Date registered: Mar 2007
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The problems I have with this "test" are:
1. I don't have confidence that it was performed properly. In the description, they talk about replacing the bearing and then the race is "smoothed of any damage with emery paper." This cannot possibly be the correct way of performing the test. This test applies a line contact stress to the elements. In this kind of contact, microscopic "peaks and valleys" called "asperities" carry the load. When the load, on a micro level, becomes too great, the asperities weld together and then tear apart. This is called adhesive wear, and the wear scar on the bearings indicates that material has been torn away by this welding process, some of which winds up in the oil, and some stays deposited on the race. Some material is probably torn off the race, also. You can imagine that under the kind of line contact loading, the microscopic texture of the surfaces is critical. It is impossible to restore the surface of the race to an "as-new" condition by using emery cloth and some hand polishing. I would like to see the order in which the oils were tested... I wonder if the "best" oils were tested first before the race was all buggered up.
2. How long was each oil run at the various loads? Obviously the amount of wear is a function of time as well as load. And as time increases, the temperature of the metal and the oil will increase...
3. How smoothly were the loads applied?
4. The text tries to relate this type of testing to main and rod bearing lubrication. Nothing could be further from the truth, and it belies a total lack of understanding of what they were doing. Journal bearings (such as mains and rods) are full hydrodynamic bearings. The load is carried entirely by a thick film of oil that is built between the shaft and bearing by their relative motion. Except during starting, there will never be any metal to metal contact with any reasonable oil. Even oils that don't meet any of the API standards will work reasonably well in the bearings as long as the viscosity is right. The API standards deal more with thermal stability, detergency, ability to suspend wear particles without them clumping together, and camshaft wear... which is much more closely related to what this test might be demonstrating.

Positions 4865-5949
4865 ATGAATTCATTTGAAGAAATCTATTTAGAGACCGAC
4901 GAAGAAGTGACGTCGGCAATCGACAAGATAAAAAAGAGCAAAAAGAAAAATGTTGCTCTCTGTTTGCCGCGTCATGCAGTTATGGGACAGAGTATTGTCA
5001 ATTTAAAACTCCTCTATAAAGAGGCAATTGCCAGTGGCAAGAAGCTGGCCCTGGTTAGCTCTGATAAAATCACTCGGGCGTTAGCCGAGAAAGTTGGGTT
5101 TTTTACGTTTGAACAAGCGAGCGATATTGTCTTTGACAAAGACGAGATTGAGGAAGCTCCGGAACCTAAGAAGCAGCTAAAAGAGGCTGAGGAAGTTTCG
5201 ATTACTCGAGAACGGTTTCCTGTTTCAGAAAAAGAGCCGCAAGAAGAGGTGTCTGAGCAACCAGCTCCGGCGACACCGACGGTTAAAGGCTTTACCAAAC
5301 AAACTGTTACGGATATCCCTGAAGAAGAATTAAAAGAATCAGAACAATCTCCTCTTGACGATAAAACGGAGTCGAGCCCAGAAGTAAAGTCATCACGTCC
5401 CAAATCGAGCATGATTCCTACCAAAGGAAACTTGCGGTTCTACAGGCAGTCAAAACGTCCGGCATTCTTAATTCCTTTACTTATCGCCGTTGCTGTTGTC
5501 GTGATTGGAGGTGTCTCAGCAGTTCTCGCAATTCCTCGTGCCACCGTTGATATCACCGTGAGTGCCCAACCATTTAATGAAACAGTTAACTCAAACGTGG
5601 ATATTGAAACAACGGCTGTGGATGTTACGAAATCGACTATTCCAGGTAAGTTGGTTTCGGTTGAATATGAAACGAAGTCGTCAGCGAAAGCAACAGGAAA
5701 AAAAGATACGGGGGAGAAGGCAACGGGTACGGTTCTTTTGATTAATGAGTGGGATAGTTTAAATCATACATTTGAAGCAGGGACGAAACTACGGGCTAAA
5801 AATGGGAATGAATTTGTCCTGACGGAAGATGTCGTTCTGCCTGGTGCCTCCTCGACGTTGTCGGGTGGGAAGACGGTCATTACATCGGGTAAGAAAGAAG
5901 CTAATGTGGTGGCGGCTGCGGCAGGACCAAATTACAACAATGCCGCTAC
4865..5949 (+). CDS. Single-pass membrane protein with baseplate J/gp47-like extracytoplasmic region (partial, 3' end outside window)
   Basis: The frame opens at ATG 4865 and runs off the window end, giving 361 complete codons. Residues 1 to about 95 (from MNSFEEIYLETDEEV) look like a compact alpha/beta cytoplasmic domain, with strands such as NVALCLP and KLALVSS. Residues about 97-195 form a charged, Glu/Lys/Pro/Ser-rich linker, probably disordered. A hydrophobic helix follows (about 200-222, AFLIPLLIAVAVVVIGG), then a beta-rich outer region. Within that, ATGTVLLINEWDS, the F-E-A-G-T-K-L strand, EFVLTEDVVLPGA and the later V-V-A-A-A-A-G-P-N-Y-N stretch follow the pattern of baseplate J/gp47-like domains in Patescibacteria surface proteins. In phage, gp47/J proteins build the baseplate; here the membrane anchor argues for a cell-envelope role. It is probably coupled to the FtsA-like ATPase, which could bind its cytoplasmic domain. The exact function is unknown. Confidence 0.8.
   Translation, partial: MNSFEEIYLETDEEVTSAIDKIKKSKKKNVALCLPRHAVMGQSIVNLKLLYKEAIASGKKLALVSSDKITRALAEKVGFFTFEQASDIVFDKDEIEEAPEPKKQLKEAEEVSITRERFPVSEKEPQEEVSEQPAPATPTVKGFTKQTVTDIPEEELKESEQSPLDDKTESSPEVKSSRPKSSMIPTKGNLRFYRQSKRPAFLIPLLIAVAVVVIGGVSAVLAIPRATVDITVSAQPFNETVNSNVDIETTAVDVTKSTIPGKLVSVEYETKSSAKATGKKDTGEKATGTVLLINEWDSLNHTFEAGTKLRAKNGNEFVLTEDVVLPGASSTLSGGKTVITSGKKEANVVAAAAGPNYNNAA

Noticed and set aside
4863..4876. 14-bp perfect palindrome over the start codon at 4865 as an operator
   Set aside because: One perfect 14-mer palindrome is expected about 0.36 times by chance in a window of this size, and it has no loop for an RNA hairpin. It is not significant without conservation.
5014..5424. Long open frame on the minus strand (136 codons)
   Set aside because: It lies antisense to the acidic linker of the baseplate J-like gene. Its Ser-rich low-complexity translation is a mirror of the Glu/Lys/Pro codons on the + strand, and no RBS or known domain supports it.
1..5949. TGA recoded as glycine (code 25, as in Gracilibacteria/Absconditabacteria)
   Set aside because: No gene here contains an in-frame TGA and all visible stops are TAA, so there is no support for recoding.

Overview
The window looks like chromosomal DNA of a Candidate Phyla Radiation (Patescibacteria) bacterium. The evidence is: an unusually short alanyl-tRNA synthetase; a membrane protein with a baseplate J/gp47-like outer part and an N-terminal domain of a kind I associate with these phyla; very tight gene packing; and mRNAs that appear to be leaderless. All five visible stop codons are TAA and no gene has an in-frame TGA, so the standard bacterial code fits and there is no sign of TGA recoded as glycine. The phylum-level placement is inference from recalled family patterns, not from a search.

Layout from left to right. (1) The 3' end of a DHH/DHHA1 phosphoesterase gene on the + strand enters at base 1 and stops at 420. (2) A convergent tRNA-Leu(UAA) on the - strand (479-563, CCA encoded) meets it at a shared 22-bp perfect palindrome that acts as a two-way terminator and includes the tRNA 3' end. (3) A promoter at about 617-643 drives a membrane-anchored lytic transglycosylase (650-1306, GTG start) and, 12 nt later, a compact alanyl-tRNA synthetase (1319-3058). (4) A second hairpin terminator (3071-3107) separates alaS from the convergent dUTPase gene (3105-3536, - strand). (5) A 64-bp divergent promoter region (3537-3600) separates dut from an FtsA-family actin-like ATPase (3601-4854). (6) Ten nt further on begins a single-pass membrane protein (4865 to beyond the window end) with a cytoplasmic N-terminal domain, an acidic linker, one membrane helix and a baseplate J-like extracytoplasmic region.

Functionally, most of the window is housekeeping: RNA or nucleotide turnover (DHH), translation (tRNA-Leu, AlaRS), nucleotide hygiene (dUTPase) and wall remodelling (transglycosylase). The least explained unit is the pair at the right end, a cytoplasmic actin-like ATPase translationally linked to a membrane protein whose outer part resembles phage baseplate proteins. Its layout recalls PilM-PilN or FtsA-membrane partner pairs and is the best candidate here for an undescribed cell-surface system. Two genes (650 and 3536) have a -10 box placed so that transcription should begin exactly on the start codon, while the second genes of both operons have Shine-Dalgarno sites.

5. The API standards (SF, SG, etc...) are carefully established by consortia of engineers from all the major manufacturers. Each standard calls out numerous very specific tests that oils must pass to meet the standards. The tests are designed by the enigne manufacturers to simulate the oil's performance in various parts of the engine. I don't know if this Timken test is part of any of the API methods. If it isn't, then I wouldn't pay any attention to this test at all. If it is, then an oil's performance on the Timken test has to be weighed against it's performance in other parts of the standard. And of course the test has to be properly run, which I doubt this one was.
I wonder if there is a correlation between the oil performance results and the advertising pages for that oil in this magazine....
Royal Purple may be a wonderful oil, or it may be junk. This test doesn't shed a whole lot of light on the matter.